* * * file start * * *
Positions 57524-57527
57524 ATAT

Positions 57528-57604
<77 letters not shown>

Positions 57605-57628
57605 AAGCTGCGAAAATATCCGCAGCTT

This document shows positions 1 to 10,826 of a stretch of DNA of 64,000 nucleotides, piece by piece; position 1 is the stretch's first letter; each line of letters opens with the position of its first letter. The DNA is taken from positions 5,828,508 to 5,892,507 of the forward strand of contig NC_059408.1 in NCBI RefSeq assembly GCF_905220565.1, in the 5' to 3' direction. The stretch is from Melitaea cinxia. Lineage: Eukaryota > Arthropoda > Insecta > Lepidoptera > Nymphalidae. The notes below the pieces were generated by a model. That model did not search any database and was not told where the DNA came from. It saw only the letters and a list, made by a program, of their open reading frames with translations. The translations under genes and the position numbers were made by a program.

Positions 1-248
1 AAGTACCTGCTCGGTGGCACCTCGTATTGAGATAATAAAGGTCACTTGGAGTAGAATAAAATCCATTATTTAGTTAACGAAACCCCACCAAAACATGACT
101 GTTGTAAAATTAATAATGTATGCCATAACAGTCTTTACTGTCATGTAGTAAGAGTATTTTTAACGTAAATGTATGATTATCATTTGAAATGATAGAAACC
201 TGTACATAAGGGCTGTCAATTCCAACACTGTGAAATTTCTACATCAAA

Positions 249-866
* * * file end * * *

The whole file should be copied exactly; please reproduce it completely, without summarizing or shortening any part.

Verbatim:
Positions 57524-57527
57524 ATAT

Positions 57528-57604
<77 letters not shown>

Positions 57605-57628
57605 AAGCTGCGAAAATATCCGCAGCTT

This document shows positions 1 to 10,826 of a stretch of DNA of 64,000 nucleotides, piece by piece; position 1 is the stretch's first letter; each line of letters opens with the position of its first letter. The DNA is taken from positions 5,828,508 to 5,892,507 of the forward strand of contig NC_059408.1 in NCBI RefSeq assembly GCF_905220565.1, in the 5' to 3' direction. The stretch is from Melitaea cinxia. Lineage: Eukaryota > Arthropoda > Insecta > Lepidoptera > Nymphalidae. The notes below the pieces were generated by a model. That model did not search any database and was not told where the DNA came from. It saw only the letters and a list, made by a program, of their open reading frames with translations. The translations under genes and the position numbers were made by a program.

Positions 1-248
1 AAGTACCTGCTCGGTGGCACCTCGTATTGAGATAATAAAGGTCACTTGGAGTAGAATAAAATCCATTATTTAGTTAACGAAACCCCACCAAAACATGACT
101 GTTGTAAAATTAATAATGTATGCCATAACAGTCTTTACTGTCATGTAGTAAGAGTATTTTTAACGTAAATGTATGATTATCATTTGAAATGATAGAAACC
201 TGTACATAAGGGCTGTCAATTCCAACACTGTGAAATTTCTACATCAAA

Positions 249-866